Advertisement

Journal of Computer-Aided Molecular Design

, Volume 32, Issue 1, pp 103–111 | Cite as

Lessons learned from participating in D3R 2016 Grand Challenge 2: compounds targeting the farnesoid X receptor

  • Rui Duan
  • Xianjin Xu
  • Xiaoqin ZouEmail author
Article

Abstract

D3R 2016 Grand Challenge 2 focused on predictions of binding modes and affinities for 102 compounds against the farnesoid X receptor (FXR). In this challenge, two distinct methods, a docking-based method and a template-based method, were employed by our team for the binding mode prediction. For the new template-based method, 3D ligand similarities were calculated for each query compound against the ligands in the co-crystal structures of FXR available in Protein Data Bank. The binding mode was predicted based on the co-crystal protein structure containing the ligand with the best ligand similarity score against the query compound. For the FXR dataset, the template-based method achieved a better performance than the docking-based method on the binding mode prediction. For the binding affinity prediction, an in-house knowledge-based scoring function ITScore2 and MM/PBSA approach were employed. Good performance was achieved for MM/PBSA, whereas the performance of ITScore2 was sensitive to ligand composition, e.g. the percentage of carbon atoms in the compounds. The sensitivity to ligand composition could be a clue for the further improvement of our knowledge-based scoring function.

Keywords

D3R Drug Design Data Resource Molecular docking Scoring function Ligand similarity Template-based Binding mode prediction Binding affinity prediction Drug discovery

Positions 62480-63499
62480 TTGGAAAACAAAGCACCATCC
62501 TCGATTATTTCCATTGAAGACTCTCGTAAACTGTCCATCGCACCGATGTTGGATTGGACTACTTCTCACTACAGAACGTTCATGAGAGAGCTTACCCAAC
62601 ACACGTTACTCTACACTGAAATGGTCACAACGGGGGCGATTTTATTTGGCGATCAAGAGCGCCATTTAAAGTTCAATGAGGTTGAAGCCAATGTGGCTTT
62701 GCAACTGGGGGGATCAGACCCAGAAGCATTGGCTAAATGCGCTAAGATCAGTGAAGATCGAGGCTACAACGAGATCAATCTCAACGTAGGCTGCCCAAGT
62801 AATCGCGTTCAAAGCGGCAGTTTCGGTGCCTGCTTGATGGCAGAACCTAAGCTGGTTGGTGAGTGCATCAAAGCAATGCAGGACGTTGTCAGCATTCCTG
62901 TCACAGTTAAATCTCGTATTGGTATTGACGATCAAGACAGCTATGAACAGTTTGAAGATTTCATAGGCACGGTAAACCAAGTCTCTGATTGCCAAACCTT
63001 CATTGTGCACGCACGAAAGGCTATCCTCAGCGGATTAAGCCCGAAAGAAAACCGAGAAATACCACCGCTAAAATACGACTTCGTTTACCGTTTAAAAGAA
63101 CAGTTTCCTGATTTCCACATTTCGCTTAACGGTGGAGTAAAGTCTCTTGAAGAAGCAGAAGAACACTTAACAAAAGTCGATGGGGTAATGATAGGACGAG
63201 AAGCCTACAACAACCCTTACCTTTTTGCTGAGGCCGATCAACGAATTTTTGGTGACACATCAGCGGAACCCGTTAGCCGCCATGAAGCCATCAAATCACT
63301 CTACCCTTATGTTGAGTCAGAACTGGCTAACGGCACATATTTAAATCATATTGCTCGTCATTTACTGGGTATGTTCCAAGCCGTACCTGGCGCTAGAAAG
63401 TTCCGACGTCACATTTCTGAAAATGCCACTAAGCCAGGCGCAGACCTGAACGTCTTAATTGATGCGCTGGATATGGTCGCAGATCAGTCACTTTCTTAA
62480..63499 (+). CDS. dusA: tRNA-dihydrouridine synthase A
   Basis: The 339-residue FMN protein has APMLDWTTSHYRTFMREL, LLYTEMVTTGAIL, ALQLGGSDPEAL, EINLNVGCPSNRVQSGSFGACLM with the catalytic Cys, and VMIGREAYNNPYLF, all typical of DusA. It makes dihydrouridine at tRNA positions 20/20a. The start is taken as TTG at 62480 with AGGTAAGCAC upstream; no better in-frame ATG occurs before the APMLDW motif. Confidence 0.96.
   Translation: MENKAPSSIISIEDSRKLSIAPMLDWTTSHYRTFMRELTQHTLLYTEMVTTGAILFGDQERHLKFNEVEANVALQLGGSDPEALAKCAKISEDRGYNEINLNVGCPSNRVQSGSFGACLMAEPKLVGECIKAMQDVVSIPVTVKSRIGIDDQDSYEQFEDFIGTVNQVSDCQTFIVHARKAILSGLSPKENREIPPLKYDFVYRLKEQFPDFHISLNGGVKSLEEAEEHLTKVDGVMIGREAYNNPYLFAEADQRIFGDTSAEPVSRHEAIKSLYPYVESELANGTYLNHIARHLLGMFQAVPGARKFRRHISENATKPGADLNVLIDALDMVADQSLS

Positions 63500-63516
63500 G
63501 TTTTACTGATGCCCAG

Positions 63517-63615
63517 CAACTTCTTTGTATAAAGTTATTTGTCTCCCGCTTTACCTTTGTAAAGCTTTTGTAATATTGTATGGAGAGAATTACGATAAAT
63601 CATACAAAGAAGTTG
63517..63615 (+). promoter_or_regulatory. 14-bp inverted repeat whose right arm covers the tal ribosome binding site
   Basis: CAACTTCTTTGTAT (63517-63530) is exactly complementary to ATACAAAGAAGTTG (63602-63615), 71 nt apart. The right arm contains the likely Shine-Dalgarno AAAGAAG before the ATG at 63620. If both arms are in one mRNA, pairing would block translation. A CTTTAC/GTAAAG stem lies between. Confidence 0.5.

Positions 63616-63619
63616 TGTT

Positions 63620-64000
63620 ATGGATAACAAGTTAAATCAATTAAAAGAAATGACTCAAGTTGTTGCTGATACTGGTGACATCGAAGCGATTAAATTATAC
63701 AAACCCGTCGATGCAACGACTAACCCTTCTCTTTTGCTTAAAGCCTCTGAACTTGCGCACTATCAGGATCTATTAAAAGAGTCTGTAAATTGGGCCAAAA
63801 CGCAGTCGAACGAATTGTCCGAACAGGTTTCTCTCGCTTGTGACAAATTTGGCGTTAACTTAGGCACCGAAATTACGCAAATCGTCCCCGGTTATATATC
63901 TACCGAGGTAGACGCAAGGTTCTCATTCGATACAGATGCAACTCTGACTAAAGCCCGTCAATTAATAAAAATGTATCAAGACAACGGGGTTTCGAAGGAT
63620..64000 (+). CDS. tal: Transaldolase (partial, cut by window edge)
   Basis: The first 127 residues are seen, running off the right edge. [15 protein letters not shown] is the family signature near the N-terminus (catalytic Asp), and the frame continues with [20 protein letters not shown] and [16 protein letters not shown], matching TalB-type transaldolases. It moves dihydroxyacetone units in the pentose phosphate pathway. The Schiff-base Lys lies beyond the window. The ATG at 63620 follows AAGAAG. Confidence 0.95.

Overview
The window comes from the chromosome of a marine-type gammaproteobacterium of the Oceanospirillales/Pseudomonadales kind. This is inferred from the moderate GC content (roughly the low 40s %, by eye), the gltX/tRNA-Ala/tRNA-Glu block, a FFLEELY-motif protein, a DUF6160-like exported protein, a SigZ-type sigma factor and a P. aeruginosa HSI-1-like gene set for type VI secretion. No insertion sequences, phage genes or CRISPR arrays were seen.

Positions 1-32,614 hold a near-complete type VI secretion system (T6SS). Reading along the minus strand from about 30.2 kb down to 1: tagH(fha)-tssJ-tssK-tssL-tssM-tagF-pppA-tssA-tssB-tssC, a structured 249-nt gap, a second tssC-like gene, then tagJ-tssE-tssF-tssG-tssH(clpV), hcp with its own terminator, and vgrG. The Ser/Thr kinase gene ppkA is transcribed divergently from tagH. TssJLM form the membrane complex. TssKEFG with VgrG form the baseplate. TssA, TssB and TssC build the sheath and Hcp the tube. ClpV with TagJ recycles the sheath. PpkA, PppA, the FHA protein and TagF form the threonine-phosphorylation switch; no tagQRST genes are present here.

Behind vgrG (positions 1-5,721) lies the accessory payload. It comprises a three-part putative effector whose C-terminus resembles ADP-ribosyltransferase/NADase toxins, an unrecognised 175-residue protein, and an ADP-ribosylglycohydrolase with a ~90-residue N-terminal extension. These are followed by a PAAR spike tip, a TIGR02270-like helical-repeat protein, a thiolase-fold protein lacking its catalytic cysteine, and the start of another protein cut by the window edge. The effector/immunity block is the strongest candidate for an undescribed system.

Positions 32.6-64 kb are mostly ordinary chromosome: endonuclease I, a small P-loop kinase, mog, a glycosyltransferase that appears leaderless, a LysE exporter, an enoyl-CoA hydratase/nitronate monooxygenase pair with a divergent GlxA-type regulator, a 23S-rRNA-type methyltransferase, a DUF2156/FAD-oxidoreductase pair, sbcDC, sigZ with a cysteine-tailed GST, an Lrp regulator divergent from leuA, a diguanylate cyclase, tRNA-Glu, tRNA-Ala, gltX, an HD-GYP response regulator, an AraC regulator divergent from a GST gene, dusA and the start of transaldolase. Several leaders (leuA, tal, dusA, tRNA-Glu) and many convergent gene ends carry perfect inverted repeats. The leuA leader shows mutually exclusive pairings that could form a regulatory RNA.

Notes

Acknowledgements

Support to XZ from OpenEye Scientific Software Inc. (Santa Fe, NM, http://www.eyesopen.com) is gratefully acknowledged. This work was supported by the NSF CAREER Award DBI-0953839, NIH R01GM109980, and American Heart Association (Midwest Affiliate) 13GRNT16990076 to XZ. The computations were performed on the high performance computing infrastructure supported by NSF CNS-1429294 (PI: Chi-Ren Shyu) and the HPC resources supported by the University of Missouri Bioinformatics Consortium (UMBC).

Supplementary material

10822_2017_82_MOESM1_ESM.docx (21 kb)
Supplementary material 1 (DOCX 21 KB)

References

  1. 1.
    Gathiaka S, Liu S, Chiu M, Yang H, Stuckey JA, Kang YN, Delproposto J, Kubish G, Dunbar JB Jr, Carlson HA, Burley SK, Walters WP, Amaro RE, Feher VA, Gilson MK (2016) D3R Grand Challenge 2015: evaluation of protein-ligand pose and affinity predictions. J Comput Aided Mol Des 30:651–668CrossRefGoogle Scholar
  2. 2.
    Forman BM, Ode E, Chen J, Oro AE, Bradley DJ, Perlmann T, Noonan DJ, Burka LT, McMorris T, Lamph WW, Evans RM, Weinberger C (1995) Identification of a nuclear receptor that is activated by farnesol metabolites. Cell 81:687–693CrossRefGoogle Scholar
  3. 3.
    Parks DJ, Blanchard SG, Bledsoe RK, Chandra G, Consler TG, Kliewer SA, Stimmel JB, Willson TM, Zavacki AM, Moore DD, Lehmann JM (1999) Bile acids: natural ligands for an orphan nuclear receptor. Science 284:1365–1368CrossRefGoogle Scholar
  4. 4.
    Lambert G, Amar MJ, Guo G, Brewer HB Jr, Gonzalez FJ, Sinal CJ (2003) The farnesoid X-receptor is an essential regulator of cholesterol homeostasis. J Biol Chem 278:2563–2570CrossRefGoogle Scholar
  5. 5.
    Ma K, Saha PK, Chan L, Moore DD (2006) Farnesoid X receptor is essential for normal glucose homeostasis. J Clin Invest 116:1102–1109CrossRefGoogle Scholar
  6. 6.
    Sinal CJ, Tohkin M, Miyata M, Ward JM, Lambert G, Gonzalez FJ (2000) Targeted disruption of the nuclear receptor FXR/BAR impairs bile acid and lipid homeostasis. Cell 102:731–744CrossRefGoogle Scholar
  7. 7.
    Zhang Y, Ge X, Heemstra LA, Chen WD, Xu J, Smith JL, Ma H, Kasim N, Edwards PA, Novak CM (2012) Loss of FXR protects against diet-induced obesity and accelerates liver carcinogenesis in ob/ob mice. Mol Endocrinol 26:272–280CrossRefGoogle Scholar